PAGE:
University of North Alabama Planetarium Says Many Will Be Able to See Perseid Meteor Shower

By  | August 10, 2018 | Filed under: News

FLORENCE – “The Earth will pass into the orbit of the comet Temple-Tuttle and we will see the annual Perseid meteor shower reach its peak,” said Dr. Mel Blake, UNA associate professor for physics and astronomy and director of the UNA Planetarium.

You’ve heard of them before, meteor showers, but what exactly are they?  According to Blake, meteor showers occur when Earth passes into the dust left behind by a comet.

“Comets are small icy objects that originate beyond the orbit of Neptune, “Blake said. “When they get close to the Sun, the gas and dust they are made of gets heated and their weak gravity cannot hold onto the material.

The result is a trail of dust particles left behind in the orbit of the comet.  The Earth can pass into this dust and they tiny particles hit the Earth’s atmosphere at high speed and burn up causing a flash of a meteor.”

Blake said that on any given night, three or four meteors hit the atmosphere per hour.  During a meteor shower, that number can jump to dozens and sometimes hundreds of meteors per hour.  However, most like the Perseid, can only be seen under ideal conditions, which according to Blake, will take place Aug. 10 – 14.

“This year, experts are predicting a maximum 150 to 200 meteors per hour during the Perseid shower, with most observers seeing 60 – 70 meteors,” he said.

Blake said the Moon will also be near new moon, so it should not affect observing the meteor shower, making this a good year to watch the Perseids.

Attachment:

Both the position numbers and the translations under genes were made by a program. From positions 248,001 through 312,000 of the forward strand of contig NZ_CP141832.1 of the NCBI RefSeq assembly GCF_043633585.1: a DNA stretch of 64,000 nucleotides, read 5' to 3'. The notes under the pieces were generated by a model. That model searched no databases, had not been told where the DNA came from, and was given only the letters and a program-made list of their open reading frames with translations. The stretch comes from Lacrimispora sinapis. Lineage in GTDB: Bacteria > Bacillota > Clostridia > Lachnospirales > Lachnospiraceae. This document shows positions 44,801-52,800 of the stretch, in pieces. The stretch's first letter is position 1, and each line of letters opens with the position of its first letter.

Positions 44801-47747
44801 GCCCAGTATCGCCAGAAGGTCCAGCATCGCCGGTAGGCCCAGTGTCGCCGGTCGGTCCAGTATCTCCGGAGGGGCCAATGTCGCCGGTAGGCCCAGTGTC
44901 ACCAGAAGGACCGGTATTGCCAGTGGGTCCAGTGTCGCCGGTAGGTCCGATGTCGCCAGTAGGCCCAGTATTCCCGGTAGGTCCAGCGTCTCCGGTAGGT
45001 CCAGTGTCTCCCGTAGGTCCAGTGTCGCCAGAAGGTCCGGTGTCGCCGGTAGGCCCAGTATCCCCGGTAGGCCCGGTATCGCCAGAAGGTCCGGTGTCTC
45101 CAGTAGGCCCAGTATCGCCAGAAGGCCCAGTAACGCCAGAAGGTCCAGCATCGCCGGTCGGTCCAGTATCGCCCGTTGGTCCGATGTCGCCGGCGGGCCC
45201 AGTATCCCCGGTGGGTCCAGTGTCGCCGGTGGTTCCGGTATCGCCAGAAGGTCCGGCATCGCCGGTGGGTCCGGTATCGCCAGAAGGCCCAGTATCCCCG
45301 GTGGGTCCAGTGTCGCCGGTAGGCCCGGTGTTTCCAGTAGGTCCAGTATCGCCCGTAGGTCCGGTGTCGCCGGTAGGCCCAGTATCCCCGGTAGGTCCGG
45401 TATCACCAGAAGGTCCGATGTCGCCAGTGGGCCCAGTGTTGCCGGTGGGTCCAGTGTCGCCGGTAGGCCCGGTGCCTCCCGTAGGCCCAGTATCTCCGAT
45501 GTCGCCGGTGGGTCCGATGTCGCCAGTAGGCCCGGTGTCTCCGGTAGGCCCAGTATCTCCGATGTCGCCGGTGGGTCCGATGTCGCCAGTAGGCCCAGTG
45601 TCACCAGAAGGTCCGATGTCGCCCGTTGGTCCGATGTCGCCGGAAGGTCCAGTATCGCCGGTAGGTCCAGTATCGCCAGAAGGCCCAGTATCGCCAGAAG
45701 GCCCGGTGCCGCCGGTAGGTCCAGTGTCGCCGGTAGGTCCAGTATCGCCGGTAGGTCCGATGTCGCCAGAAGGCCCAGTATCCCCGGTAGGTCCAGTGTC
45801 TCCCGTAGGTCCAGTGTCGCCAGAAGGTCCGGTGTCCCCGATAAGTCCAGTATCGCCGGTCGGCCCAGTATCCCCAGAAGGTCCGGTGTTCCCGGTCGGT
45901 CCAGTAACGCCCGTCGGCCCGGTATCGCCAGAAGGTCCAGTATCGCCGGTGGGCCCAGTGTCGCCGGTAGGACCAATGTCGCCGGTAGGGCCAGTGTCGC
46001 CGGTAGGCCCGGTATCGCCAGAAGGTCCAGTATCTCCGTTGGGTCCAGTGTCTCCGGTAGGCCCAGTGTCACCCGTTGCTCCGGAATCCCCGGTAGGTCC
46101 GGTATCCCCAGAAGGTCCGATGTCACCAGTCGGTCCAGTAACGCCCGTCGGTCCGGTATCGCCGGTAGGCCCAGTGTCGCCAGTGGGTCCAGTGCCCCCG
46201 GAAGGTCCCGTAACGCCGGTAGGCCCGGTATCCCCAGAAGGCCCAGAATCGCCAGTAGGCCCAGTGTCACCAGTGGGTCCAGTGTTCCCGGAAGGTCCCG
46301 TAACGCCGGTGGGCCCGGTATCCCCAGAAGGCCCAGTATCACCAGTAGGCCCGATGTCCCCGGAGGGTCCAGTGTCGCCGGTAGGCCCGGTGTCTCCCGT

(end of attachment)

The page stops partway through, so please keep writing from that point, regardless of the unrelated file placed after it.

Named for the constellation Perseus from which the meteors appear to originate, the constellation will be in the northeast direction of the sky.  Blake said most people want to look directly at it, but that is actually not the best view.

“Instead, look in all directions since the meteors can hit the atmosphere anywhere in the sky,” he said.  

Blake said the shower will peak the evening of Aug. 12 and the morning of August 13, but the night before and after should still show meteors from the shower.

“The period after midnight is best,” he said.  “If the weather is poor, remember that the shower lasts several days before and after the peak, so you can go out a night or two before or after the peak and still see the shower.”

For more information on the UNA Planetarium:  https://www.una.edu/planetarium/

Media Release/University of North Alabama/ Bryan Rachal

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